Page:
Loden took risks in directing the performances. She cast non-actors in small roles, adding to the film's authenticity. In addition, she and costar Michael Higgins, who played Mr. Dennis, improvised or freely deviated from the script during filming. In one scene, Wanda and Mr. Dennis pull off the main road to relax near an open field. While shooting the scene, some local boys wandered into the area, flying a motorized model plane. Still in character, Higgins stood on the car, waving his arms at the plane, bringing the real-life incident into the fiction of the film.
In interviews, Loden offered one of two explanations for her interest in the character of Wanda. Sometimes, she claimed she had been intrigued by a newspaper story about a woman found guilty of a crime who then thanked the judge for sending her to jail. In other articles, she declared she wanted to make a road movie that was the opposite of the glamorized Bonnie and Clyde. After Loden's death in 1980 at age 48, Proferes revealed a more plausible reason: "She was driven to overcome her past." Born in tiny Marion, North Carolina, in 1932, Loden was raised by her strict grandparents after her parents divorced. Desperate to escape her impoverished, loveless home, she moved to New York City at age 16. She worked as a pin-up model and nightclub dancer before catching the eye of Larry Joachim, a film producer (Murder, Inc.; the original The Green Hornet) who got her a recurring slot on The Ernie Kovacs Show as his go-to girl for comedy bits and stunts. While studying acting at the Actors Studio in 1957, she was discovered by Elia Kazan, who was enamored with her uncultivated beauty and hardscrabble background.
Kazan cast her in small but showy roles in two of his films. In Wild River (1960), she played Montgomery Clift's cold-hearted secretary, and in Splendor in the Grass (1961), she played Warren Beatty's promiscuous sister. The high point of her acting career occurred in 1964 with her performance as the Marilyn Monroe surrogate in Arthur Miller's After the Fall, for which she won a Tony Award. After the play, Loden became disillusioned with most of the roles offered to her. She married Kazan in 1967, and though the relationship was sometimes strained, they remained together until her death from cancer.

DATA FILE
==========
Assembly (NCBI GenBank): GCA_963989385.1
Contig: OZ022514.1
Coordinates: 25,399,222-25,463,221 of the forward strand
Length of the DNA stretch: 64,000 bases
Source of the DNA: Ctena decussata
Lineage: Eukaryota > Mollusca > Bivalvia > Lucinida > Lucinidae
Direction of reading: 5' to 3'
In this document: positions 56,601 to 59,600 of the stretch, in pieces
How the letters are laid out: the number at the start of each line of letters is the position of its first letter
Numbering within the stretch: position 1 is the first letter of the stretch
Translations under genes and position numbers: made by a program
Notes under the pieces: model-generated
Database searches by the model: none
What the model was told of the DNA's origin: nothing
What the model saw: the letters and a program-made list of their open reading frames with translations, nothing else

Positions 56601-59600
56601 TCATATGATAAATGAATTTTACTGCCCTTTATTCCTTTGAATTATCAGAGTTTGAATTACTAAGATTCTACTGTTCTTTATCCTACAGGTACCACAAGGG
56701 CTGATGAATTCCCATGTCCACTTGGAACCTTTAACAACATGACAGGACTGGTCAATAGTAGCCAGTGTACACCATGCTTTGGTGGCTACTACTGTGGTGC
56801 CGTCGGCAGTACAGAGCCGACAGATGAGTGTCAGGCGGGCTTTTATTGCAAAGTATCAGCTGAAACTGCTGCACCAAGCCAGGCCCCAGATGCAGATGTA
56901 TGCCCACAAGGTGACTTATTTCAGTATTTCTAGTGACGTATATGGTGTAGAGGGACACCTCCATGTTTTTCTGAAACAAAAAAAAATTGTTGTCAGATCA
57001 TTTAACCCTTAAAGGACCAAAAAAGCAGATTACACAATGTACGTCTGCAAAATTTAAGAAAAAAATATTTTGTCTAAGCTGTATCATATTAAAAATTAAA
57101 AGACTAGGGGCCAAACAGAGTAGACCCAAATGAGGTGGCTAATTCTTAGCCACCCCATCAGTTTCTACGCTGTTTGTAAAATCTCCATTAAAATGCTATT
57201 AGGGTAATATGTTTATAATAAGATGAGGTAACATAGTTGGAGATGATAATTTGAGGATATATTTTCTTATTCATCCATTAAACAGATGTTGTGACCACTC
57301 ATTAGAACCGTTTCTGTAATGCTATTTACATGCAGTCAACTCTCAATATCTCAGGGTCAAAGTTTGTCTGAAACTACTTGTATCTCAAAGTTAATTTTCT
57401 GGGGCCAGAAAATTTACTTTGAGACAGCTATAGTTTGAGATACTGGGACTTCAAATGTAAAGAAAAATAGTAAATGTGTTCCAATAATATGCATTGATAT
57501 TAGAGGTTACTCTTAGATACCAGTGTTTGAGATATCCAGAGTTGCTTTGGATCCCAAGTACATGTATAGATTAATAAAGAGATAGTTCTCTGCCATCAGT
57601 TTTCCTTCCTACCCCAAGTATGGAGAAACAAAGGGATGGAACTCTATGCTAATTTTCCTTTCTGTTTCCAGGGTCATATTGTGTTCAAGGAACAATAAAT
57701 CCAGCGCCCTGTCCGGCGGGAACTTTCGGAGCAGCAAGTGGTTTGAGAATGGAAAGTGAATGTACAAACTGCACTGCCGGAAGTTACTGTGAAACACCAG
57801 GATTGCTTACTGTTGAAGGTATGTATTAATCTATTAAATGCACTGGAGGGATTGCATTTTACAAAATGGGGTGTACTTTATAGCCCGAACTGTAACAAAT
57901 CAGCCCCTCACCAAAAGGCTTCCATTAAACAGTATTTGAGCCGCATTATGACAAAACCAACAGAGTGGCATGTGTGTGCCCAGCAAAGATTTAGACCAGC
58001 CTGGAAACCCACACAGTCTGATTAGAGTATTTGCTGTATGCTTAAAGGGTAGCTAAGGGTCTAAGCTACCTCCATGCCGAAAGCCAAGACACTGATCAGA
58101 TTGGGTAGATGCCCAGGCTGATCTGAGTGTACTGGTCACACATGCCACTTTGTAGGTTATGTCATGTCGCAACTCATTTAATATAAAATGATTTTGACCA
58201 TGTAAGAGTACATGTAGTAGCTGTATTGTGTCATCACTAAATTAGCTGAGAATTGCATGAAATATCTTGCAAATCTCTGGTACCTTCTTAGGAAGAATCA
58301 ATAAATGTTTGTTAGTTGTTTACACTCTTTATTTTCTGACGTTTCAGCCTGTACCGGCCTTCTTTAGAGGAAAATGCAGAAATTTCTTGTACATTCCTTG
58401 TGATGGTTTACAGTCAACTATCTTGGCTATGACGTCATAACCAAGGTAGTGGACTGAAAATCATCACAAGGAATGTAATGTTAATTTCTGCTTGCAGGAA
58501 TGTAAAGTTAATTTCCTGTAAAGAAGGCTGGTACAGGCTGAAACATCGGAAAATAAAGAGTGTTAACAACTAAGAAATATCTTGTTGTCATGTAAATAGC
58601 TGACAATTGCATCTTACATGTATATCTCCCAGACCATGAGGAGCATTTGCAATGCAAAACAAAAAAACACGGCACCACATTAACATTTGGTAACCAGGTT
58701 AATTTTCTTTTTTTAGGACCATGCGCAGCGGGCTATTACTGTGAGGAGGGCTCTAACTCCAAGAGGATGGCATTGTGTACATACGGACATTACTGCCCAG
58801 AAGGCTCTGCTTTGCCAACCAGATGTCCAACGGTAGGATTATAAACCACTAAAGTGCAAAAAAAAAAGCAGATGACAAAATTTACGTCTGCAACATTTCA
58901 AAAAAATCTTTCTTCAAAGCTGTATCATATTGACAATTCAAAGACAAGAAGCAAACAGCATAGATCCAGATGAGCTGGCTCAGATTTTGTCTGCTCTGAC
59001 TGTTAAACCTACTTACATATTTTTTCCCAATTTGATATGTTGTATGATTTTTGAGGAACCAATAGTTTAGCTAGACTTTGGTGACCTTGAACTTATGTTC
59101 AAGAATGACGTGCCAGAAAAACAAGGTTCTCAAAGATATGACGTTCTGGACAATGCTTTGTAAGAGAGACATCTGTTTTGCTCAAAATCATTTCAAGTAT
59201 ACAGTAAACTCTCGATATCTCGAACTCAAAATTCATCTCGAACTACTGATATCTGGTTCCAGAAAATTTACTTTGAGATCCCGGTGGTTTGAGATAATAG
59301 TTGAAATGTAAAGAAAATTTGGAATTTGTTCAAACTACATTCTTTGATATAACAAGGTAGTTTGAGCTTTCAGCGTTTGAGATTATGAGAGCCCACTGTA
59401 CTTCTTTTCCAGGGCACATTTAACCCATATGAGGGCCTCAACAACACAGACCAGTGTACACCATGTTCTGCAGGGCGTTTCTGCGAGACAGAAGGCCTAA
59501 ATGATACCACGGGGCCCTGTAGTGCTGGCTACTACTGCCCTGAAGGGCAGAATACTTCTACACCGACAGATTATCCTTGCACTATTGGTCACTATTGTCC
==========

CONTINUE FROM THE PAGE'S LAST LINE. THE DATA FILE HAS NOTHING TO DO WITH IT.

Wanda was Loden's only film as a director, and in retrospect her erratic career tends to be discussed in context with Kazan's. The great director alleged in his autobiography that Loden had asked him to direct Wanda but he had found the material uninteresting and sentimental, an odd statement considering the film's reputation for gritty naturalism. In a condescending tone, he claimed to have written the first draft, with Loden rewriting it until she made it her own. Yet, the film's connection to Loden's own experiences, and her identification with the character of Wanda Goronski, make Kazan's version of events suspect. Apparently, Loden's experiences with Wanda did influence Kazan to work with a small crew and attempt a grittier visual style on The Visitors (1972) but with less-than-successful results.
Ultimately, Loden did not need her famous husband to make her mark in American cinema. Not only is Wanda an early example of true independent filmmaking, its documentary-like style and less-than-sympathetic protagonist anticipated the visual and narrative experimentation of the 1970s.
Producers: Harry Shuster and Barbara Loden
Director: Barbara Loden
Screenplay: Barbara Loden
Cinematography: Nicholas T. Proferes
Editor: Nicholas T. Proferes
Music: Dave Mullaney
Cast: Wanda Goronski (Barbara Loden), Mr. Dennis (Michael Higgins), Soldier (Frank Jourdano), Girl in the Roadhouse (Valerie Mamches), Wanda's Sister (Dorothy Shupenes), Wanda's Brother-in-Law (Peter Shupenes), Wanda's Husband (Jerome Thier), Miss Godek (Marian Thier), Traveling Salesman (Arnold Kanig), Mr. Dennis's Father (Charles Dosinan), Mr. Anderson (Jack Ford), Mrs. Anderson (Rozamond Peck).
by Susan Doll